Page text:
By Dan Moffett
Facing a federal lawsuit from Gulf Stream over hundreds of public records requests, Chris O’Hare has filed complaints against two of the town’s attorneys in two different arenas.
In Palm Beach County Circuit Court, O’Hare is asking Judge Peter Blanc to disqualify Robert Sweetapple, an outside attorney Gulf Stream hired last year, from representing the town against him. O’Hare says Sweetapple represented him 17 years ago when he lived in Ocean Ridge and had a dispute with the town over code violations after the construction of a roof on his house.
And in Tallahassee, O’Hare has filed a complaint against longtime Town Attorney John Randolph with the state Commission on Ethics, alleging he has referred business to his law firm without first getting proper contractual approval from the town.
O’Hare says that his prior relationship with Sweetapple could damage his chances of defending himself against a RICO suit the town has filed against him and another resident, Martin O’Boyle.
The suit alleges the two men conspired to extort legal settlements from Gulf Stream by filing hundreds of frivolous requests for public records.
“He knows things, even some of those private things that could do real damage,” O’Hare said. “Like everybody else, I have private information I want to keep private.”
During four hours of deposition with O’Hare in February, Sweetapple repeatedly asserted that the work he did for O’Hare in 1998 has no relevance to the work he is doing for Gulf Stream today. Sweetapple told O’Hare that as long as nothing he does now compromises the outcome he achieved in the Ocean Ridge matter, then there’s no legal reason for his disqualification.
“Is there anything I’m doing in this case that impacts the Ocean Ridge settlement?” he asked O’Hare.
“You have information that could be very damaging to me that I don’t want the town to have,” O’Hare said.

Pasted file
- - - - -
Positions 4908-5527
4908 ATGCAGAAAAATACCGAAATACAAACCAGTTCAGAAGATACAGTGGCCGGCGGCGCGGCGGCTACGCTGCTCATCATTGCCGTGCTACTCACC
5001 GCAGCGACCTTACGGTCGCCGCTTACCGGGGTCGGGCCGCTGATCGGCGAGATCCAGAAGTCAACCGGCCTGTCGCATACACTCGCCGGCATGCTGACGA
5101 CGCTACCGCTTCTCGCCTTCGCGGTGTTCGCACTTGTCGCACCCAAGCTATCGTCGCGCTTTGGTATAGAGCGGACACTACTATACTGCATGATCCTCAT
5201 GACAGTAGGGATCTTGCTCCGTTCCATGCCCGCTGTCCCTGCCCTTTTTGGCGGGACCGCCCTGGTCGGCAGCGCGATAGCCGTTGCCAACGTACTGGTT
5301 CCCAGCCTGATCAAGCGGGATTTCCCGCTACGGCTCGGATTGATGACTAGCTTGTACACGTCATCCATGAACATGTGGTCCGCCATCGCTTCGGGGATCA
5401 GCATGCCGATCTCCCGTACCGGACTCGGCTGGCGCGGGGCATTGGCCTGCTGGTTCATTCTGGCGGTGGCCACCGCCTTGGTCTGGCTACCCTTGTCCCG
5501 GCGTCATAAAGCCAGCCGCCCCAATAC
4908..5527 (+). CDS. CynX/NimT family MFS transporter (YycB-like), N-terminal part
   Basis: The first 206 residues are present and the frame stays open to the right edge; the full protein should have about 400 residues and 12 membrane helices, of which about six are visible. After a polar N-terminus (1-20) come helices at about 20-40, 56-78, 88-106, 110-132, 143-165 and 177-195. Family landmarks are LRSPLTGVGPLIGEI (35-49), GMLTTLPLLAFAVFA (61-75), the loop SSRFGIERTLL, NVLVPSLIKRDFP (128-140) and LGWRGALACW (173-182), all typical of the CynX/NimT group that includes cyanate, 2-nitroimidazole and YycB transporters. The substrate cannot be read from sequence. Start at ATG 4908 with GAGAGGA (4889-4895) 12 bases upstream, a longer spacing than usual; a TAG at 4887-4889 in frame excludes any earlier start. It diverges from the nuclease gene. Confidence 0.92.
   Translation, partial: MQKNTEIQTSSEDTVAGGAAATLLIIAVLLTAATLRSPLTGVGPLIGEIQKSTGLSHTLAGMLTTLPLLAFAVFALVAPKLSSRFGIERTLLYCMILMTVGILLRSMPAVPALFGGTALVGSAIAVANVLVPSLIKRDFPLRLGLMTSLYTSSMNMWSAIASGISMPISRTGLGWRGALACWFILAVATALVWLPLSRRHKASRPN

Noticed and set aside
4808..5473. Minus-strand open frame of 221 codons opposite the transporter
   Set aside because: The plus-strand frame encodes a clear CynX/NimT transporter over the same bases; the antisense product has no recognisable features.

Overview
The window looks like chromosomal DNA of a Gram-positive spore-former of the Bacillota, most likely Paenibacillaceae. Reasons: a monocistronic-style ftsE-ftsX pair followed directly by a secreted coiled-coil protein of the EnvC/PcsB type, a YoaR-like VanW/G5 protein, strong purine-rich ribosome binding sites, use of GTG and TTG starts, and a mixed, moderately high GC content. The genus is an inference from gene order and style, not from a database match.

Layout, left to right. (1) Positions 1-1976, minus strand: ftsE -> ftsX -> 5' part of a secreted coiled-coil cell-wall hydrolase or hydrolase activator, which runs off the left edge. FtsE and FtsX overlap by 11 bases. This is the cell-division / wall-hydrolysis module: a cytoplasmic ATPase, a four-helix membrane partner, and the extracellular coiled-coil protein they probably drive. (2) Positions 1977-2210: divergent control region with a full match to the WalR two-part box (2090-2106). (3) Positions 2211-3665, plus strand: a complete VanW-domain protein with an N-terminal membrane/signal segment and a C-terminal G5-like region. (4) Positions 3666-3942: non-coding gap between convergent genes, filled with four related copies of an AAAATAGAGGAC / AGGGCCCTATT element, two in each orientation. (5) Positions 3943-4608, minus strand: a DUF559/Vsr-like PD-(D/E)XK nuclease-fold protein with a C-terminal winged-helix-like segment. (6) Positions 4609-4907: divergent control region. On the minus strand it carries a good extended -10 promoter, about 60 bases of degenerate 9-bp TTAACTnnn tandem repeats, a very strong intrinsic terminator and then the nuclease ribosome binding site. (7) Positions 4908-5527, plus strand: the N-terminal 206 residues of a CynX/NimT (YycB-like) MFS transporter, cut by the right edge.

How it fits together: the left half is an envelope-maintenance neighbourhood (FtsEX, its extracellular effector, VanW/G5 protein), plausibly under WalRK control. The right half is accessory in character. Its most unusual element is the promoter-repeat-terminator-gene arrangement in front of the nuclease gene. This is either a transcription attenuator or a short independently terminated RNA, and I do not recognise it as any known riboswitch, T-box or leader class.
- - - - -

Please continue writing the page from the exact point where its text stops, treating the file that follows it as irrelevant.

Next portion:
O’Hare also maintains that he sought legal advice from Sweetapple after Hurricane Wilma damaged his Gulf Stream house in 2005, though the lawyer did not formally represent him — there were no fees paid or contractual agreements signed.
Gulf Stream hired Sweetapple last March to defend the town against lawsuits filed by O’Hare and O’Boyle. He also has become involved in the RICO suit that the town filed in February.
Blanc has scheduled a hearing sometime in mid-April to consider the motion to disqualify Sweetapple.
O’Hare’s ethics complaint against Randolph drew a response from a state ethics investigator in February.
Roberto Anderson-Cardova notified O’Hare that the ethics commission found the complaint to be “sufficient for investigation.” Anderson-Cordova said he intends to interview witnesses who might substantiate the claim.
Vice Mayor Robert Ganger has said that the commission, by voting to authorize Mayor Scott Morgan to lead the town’s legal defense, also implicitly authorized Morgan to send work on cases involving O’Hare and O’Boyle to Randolph’s West Palm Beach law firm, Jones, Foster, Johnston & Stubbs. “It’s precisely what we expected to happen,” Ganger said.
Commissioner Joan Orthwein said, “We gave Mayor Morgan explicit directions to be the head of the counsel for any litigation. I think he’s acting exactly as he should have” in hiring Randolph’s firm.
By Dan Moffett